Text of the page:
In this world responsibility always accompanies love.  In Brideshead Revisited Sebastian finds the greatest happiness when he stops seeking pleasure and begins denying himself.  He reflects, “it’s rather a pleasant change when all your life you’ve had people looking after you, to have someone to look after yourself.”[12]  It is in giving that we receive, and whoever loses his life will save it.  The fox explains to The Little Prince, “if you tame me, we’ll need each other…You become responsible forever for what you have tamed.”[13]  To love another means to bear his burdens, share his joys, and participate in his life.

Only humility allows this kind of love while pride bars the way.  Father Zossima in The Brothers Karamazov exhorts each monk to a profound sense of responsibility: “when he knows that he is not only worse than all those in the world, but is also guilty before all people, on behalf of all and for all, for all human sins, the world’s and each person’s, only then will the goal of our unity be achieved.”[14]  When men see the image of God in each other, they will see Christ in ten thousand places.   And whatever they do unto the least of these His brethren, they do unto Him.


[1] Flannery O’Connor, “The Catholic Novelist in the Protestant South,” in Mystery and Manners: Occasional Prose, eds. Robert Fitzgerald and Sally Fitzgerald (New York: Farrar, Straus, and Giroux, 1969), 209.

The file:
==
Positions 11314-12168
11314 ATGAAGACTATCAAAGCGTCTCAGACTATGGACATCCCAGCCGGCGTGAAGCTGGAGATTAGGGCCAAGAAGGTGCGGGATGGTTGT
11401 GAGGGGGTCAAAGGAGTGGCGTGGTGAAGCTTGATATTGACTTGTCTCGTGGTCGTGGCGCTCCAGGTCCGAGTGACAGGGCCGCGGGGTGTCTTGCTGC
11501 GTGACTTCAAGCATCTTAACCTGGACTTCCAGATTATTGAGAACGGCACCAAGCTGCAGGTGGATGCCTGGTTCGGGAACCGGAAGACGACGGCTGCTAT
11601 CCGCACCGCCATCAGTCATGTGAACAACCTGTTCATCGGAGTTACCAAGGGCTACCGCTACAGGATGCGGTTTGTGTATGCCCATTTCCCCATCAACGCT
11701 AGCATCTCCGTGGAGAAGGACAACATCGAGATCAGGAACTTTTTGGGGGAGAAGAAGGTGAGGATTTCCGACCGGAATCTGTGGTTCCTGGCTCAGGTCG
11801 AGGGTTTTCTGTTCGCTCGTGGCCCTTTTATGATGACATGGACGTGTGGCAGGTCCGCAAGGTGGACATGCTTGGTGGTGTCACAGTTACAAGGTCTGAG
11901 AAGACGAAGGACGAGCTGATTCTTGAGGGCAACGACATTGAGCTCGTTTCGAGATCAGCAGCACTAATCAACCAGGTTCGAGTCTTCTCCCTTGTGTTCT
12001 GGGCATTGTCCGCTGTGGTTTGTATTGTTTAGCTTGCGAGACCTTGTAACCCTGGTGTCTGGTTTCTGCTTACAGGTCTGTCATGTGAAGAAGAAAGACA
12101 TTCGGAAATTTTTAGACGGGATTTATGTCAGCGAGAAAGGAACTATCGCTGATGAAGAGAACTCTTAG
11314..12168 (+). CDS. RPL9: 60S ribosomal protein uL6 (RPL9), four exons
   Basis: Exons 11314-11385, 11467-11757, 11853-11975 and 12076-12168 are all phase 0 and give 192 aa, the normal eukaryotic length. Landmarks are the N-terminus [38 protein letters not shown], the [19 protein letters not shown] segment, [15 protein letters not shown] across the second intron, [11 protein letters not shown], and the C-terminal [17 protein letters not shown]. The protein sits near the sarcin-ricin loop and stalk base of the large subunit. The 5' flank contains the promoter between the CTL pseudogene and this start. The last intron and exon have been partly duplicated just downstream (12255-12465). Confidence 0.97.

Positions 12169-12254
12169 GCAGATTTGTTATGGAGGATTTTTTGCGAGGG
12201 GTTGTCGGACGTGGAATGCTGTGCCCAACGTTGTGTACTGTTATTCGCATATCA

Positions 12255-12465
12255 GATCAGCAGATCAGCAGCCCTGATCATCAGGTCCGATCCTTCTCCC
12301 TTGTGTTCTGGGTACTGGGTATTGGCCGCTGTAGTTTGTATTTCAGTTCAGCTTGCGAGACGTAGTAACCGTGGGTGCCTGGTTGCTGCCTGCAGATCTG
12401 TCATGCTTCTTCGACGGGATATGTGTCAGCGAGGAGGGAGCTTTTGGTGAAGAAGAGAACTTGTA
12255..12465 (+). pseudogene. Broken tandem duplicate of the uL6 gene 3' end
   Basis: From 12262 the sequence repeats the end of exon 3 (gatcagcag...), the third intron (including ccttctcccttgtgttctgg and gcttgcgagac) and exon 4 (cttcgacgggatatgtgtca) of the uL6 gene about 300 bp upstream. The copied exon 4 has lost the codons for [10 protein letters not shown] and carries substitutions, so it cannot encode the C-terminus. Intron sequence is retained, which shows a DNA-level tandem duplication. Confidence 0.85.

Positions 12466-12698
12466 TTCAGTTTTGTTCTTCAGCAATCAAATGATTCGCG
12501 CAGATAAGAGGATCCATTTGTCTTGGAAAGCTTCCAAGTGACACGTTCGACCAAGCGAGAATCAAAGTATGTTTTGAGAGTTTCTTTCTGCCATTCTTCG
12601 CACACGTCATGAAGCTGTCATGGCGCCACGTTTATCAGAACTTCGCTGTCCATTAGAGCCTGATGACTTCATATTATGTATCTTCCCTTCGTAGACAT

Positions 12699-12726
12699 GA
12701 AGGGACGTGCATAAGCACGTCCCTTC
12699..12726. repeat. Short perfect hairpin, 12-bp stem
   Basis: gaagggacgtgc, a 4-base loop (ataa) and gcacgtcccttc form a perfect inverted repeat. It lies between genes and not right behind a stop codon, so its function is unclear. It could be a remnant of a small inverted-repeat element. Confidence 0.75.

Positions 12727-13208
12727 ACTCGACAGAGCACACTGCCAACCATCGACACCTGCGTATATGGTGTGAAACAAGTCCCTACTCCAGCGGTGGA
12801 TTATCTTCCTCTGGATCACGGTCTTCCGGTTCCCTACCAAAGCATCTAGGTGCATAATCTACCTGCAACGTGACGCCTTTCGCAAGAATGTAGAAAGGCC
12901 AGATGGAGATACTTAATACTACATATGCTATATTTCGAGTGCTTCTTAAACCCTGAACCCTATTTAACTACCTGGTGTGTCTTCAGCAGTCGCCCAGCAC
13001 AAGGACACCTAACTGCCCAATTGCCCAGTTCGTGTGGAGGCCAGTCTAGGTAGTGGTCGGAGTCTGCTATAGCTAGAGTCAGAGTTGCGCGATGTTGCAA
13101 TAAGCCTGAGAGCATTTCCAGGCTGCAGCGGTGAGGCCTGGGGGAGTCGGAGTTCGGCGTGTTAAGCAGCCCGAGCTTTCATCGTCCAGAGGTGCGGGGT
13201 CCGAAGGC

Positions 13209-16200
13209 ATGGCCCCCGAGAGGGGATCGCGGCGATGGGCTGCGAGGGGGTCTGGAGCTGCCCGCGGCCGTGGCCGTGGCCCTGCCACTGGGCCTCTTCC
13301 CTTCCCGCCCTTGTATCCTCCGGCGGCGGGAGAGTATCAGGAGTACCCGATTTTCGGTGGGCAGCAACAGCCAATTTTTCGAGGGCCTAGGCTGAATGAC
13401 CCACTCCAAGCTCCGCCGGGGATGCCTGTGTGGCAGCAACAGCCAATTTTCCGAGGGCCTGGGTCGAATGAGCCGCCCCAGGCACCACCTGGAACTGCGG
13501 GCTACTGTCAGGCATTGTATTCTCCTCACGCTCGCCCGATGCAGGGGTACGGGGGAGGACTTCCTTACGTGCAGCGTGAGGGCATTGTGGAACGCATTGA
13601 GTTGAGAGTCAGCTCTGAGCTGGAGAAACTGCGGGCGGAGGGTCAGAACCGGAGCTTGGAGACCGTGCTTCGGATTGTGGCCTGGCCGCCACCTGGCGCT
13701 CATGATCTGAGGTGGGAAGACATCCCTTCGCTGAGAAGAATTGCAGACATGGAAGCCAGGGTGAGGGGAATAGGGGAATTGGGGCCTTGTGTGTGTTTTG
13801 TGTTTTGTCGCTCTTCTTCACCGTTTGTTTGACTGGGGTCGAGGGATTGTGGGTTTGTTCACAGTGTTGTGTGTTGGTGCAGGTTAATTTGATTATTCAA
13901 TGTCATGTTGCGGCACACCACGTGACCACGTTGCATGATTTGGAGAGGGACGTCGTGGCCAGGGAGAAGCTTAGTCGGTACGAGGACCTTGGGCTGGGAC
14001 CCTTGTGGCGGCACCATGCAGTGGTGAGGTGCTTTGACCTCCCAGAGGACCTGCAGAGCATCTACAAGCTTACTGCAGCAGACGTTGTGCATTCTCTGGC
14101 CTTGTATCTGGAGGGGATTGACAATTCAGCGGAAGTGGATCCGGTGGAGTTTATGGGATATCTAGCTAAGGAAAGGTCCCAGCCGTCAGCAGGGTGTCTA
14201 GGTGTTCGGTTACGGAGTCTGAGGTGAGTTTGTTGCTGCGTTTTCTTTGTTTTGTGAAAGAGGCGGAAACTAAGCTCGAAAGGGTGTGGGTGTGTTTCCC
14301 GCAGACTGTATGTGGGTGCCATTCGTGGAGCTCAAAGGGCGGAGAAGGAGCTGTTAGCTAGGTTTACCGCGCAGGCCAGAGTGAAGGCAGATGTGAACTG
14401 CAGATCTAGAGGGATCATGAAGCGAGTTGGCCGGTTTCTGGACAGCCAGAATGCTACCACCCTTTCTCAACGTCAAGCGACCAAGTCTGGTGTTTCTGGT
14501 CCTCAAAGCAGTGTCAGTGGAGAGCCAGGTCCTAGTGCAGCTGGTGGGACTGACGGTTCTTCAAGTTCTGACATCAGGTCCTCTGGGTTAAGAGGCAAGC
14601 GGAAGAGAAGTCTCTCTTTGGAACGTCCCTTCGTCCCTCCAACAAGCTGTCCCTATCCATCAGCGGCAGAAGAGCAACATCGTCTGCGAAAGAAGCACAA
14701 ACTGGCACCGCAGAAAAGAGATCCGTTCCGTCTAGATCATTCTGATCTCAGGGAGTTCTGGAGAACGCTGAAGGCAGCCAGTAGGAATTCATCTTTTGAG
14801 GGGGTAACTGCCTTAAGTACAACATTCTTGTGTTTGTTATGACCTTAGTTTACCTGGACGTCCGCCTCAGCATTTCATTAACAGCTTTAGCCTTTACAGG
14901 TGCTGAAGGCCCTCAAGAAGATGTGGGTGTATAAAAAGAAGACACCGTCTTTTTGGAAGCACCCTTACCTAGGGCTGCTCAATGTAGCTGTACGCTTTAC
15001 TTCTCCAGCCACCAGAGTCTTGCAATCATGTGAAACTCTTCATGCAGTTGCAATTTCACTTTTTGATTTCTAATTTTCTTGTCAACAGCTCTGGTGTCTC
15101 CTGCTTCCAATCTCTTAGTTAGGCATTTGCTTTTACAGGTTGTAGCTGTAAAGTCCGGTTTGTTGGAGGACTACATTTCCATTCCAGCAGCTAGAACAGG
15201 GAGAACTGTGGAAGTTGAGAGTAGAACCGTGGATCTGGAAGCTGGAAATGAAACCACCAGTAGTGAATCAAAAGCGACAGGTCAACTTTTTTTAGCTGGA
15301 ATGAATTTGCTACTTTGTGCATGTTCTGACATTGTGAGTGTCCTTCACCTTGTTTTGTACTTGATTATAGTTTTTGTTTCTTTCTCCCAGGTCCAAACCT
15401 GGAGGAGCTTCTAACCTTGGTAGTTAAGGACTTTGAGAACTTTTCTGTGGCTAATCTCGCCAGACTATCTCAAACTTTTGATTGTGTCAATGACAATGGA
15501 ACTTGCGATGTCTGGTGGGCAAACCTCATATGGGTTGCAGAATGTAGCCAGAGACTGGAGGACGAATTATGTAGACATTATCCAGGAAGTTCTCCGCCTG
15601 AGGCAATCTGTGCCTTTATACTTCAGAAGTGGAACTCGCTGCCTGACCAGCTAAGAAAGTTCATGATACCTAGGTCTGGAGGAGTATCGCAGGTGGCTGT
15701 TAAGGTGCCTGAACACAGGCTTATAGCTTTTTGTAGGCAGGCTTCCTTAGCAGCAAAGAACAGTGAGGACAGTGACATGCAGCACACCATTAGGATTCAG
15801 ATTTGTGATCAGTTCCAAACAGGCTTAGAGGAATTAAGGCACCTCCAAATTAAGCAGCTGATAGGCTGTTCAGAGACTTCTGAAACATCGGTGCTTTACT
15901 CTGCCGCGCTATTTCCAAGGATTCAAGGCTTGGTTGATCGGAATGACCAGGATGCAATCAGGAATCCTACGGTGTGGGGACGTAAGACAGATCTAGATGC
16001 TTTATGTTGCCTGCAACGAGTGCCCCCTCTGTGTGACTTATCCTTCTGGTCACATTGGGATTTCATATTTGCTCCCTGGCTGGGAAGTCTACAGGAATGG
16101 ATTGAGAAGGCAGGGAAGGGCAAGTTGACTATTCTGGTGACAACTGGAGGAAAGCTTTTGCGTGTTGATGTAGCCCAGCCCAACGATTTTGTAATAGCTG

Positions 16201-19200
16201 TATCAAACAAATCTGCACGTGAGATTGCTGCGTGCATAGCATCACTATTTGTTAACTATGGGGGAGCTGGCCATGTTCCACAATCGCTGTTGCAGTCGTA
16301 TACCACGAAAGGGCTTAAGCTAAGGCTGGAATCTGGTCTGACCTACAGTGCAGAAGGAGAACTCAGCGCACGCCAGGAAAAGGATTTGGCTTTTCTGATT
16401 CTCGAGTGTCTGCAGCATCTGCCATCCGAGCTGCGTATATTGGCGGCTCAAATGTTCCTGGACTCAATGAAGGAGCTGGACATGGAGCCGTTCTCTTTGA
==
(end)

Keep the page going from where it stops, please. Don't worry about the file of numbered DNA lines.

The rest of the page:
[2] Flannery O’Connor, A Good Man is Hard to Find and Other Stories (Orlando: Harcourt, 1955), 130-31.

[3] Ibid, 213.

[4] CCC 460.

[5] 2 Peter 1:4.

[6] Gerard Manley Hopkins, “As Kingfishers Catch Fire.”

[7] Gerard Manley Hopkins, “The Blessed Virgin Compared to the Air we Breathe.”

[8] Sertillanges, 54.

[9] The Aquinas Prayer Book, ““For the Attainment of Heaven.”

[10] C. S. Lewis, The Weight of Glory (New York: HarperCollins, 1949), 46.

[11] Evelyn Waugh, Brideshead Revisited (New York: Back Bay Books, 1972), 45.

[12] Ibid, 215.

[13] The Little Prince, 59, 64.

[14] The Brothers Karamazov, 164.

Image taken from

Mary Proffit Kimmel

Mary Proffit Kimmel

Mary Proffit Kimmel teaches literature, Greek, and Latin and attends St. Basil the Great Byzantine Catholic Church.

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2 thoughts on “The World As Icon”

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    This is beautiful, love the references to G. M. Hopkins. I would be interested in reading your poem about Mary’s sufferings.

    I have often contemplated the world as ikon, and the difference between an ikon and an idol. Our protestant fundamentalist brothers and sisters like to accuse catholics of idolatry in our religious art, and more particularly in our use of sacramentals (which need not be artistic at all). But if an ikon is a signpost to point beyond itself, isn’t an idol simply an ikon that no longer points? And if it is, is it the fault of the object viewed, or the viewer of the object?

    To put it another way, art, beauty, nature, the world, objects, are ikons by their nature, but become idols only by our action. The iconicity (to make up a word) is in them, the idolatry is in us.